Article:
It is hard, indeed, perhaps impossible to imagine that moment of utter and stupendous joy and relief …. But, what else, do you think they might well have felt?  Surely, at the centre of that volcanic upsurge of joy and relief, they must have felt burning sense of gratitude too?  We know for a fact that at least one of them did.  Others perhaps were so excited at their recovery of health that they simply forgot all else.  And it might also be that some were so desirous of getting the priests to witness their new-found cleanliness -- which was necessary before they could officially be allowed to join ordinary people once again -- that they did not avert to any such  feeling of gratitude until after they had been certified clean by the priests and had first of all been to visit family and friends to begin picking up the threads of their previous lives once again.   In those cases, the grace of God may well have moved them to a certain measure of gratitude but – not having responded immediately -- they lost the supreme opportunity to give expression to it, for Jesus, saddened by their failure to return with their Samaritan companion, had gone on His way.
Now, that is something of the utmost importance in the spiritual life, People of God.  We are blessed if we feel in our hearts gratitude to God for whatever it may be … we are indeed blessed if we experience moments of clear awareness of the beauty of God’s creation, if for an instant we are awe-struck at manifestations of His power or with a sudden appreciation of His goodness to us, if we are astounded at His wisdom in the Scriptures and at His supreme goodness and love in the gift of His Son ….. there are countless ways in which God and His grace can move our hearts and every one of them is a priceless blessing if indeed we respond to that movement of grace and give ourselves to praising, thanking, loving, admiring Him as we are moved.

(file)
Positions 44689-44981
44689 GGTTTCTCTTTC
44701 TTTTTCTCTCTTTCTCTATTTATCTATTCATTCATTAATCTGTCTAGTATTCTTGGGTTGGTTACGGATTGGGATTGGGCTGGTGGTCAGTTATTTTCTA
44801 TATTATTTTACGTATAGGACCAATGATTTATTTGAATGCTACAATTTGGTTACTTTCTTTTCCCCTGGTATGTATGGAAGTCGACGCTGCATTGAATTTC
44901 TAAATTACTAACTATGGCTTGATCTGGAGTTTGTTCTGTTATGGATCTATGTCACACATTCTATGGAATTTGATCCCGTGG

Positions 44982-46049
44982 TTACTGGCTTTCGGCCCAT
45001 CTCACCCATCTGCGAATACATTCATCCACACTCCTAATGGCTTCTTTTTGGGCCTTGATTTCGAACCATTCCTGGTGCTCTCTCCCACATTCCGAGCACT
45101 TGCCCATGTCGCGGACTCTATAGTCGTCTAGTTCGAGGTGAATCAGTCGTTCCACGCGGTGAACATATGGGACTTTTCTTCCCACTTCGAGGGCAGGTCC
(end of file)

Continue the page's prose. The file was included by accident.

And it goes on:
And one of them, when he saw that he was healed, returned, and with a loud voice glorified God, and fell down on his face at His feet, giving Him thanks.   And he was a Samaritan.
You notice that only one, a Samaritan, responded immediately and came back gratefully to thank Jesus, and he was not considered to be a religious man as were the other nine, at least according to Jewish appreciation of those times.  But then, religion is -- for some people – impersonal, being centred upon the objective performance of various duties and fulfilment of certain obligations, while for others it is, quite the contrary, being totally, selfishly, fixated on personal salvation.   Too few appreciate it aright as the most intimate and personal relationship possible, being a sublime response to, and expression of, the human minds’ highest aspirations and the fulfilment of our heart’s deepest longings: communion with the One Eternal God, Who calls mankind to Himself, in and through His Only-Begotten Son Who, by His suffering, death, and Resurrection in our flesh, has won for us the abiding presence of His Most Holy Spirit in the Church He gave us.
It is a supremely noble ambition, a truly admirable desire, to become a faithful and committed disciple of Jesus.  It is, indeed, the calling of all Catholics, and one which has tugged at the hearts, so to speak, of many Christians at some time or other; but sadly, too few of those who hear that calling persevere in their search for what originally delighted their heart and enthused their mind, so many turn aside from the blessings which God, in His great goodness, had planned for them: